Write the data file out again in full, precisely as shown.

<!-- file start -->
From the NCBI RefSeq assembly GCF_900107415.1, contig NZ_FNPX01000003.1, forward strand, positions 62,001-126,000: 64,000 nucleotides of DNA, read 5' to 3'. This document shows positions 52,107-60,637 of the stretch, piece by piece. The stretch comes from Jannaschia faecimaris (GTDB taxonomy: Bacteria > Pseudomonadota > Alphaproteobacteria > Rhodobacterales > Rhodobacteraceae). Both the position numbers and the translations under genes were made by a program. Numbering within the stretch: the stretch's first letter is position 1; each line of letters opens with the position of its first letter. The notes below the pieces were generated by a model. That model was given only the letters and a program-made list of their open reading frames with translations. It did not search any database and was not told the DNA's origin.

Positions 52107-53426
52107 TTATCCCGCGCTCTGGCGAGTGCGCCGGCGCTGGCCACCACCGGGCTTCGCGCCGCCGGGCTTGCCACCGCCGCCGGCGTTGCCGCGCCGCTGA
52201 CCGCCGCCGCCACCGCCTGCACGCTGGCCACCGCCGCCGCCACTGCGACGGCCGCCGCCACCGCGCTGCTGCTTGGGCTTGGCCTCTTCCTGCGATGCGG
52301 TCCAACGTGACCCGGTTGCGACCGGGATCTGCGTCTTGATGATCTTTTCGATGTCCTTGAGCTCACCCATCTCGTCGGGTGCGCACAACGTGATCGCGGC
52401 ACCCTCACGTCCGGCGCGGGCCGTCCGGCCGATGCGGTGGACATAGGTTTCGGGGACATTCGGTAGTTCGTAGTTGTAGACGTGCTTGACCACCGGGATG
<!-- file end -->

From the NCBI RefSeq assembly GCF_900107415.1, contig NZ_FNPX01000003.1, forward strand, positions 62,001-126,000: 64,000 nucleotides of DNA, read 5' to 3'. This document shows positions 52,107-60,637 of the stretch, piece by piece. The stretch comes from Jannaschia faecimaris (GTDB taxonomy: Bacteria > Pseudomonadota > Alphaproteobacteria > Rhodobacterales > Rhodobacteraceae). Both the position numbers and the translations under genes were made by a program. Numbering within the stretch: the stretch's first letter is position 1; each line of letters opens with the position of its first letter. The notes below the pieces were generated by a model. That model was given only the letters and a program-made list of their open reading frames with translations. It did not search any database and was not told the DNA's origin.

Positions 52107-53426
52107 TTATCCCGCGCTCTGGCGAGTGCGCCGGCGCTGGCCACCACCGGGCTTCGCGCCGCCGGGCTTGCCACCGCCGCCGGCGTTGCCGCGCCGCTGA
52201 CCGCCGCCGCCACCGCCTGCACGCTGGCCACCGCCGCCGCCACTGCGACGGCCGCCGCCACCGCGCTGCTGCTTGGGCTTGGCCTCTTCCTGCGATGCGG
52301 TCCAACGTGACCCGGTTGCGACCGGGATCTGCGTCTTGATGATCTTTTCGATGTCCTTGAGCTCACCCATCTCGTCGGGTGCGCACAACGTGATCGCGGC
52401 ACCCTCACGTCCGGCGCGGGCCGTCCGGCCGATGCGGTGGACATAGGTTTCGGGGACATTCGGTAGTTCGTAGTTGTAGACGTGCTTGACCACCGGGATG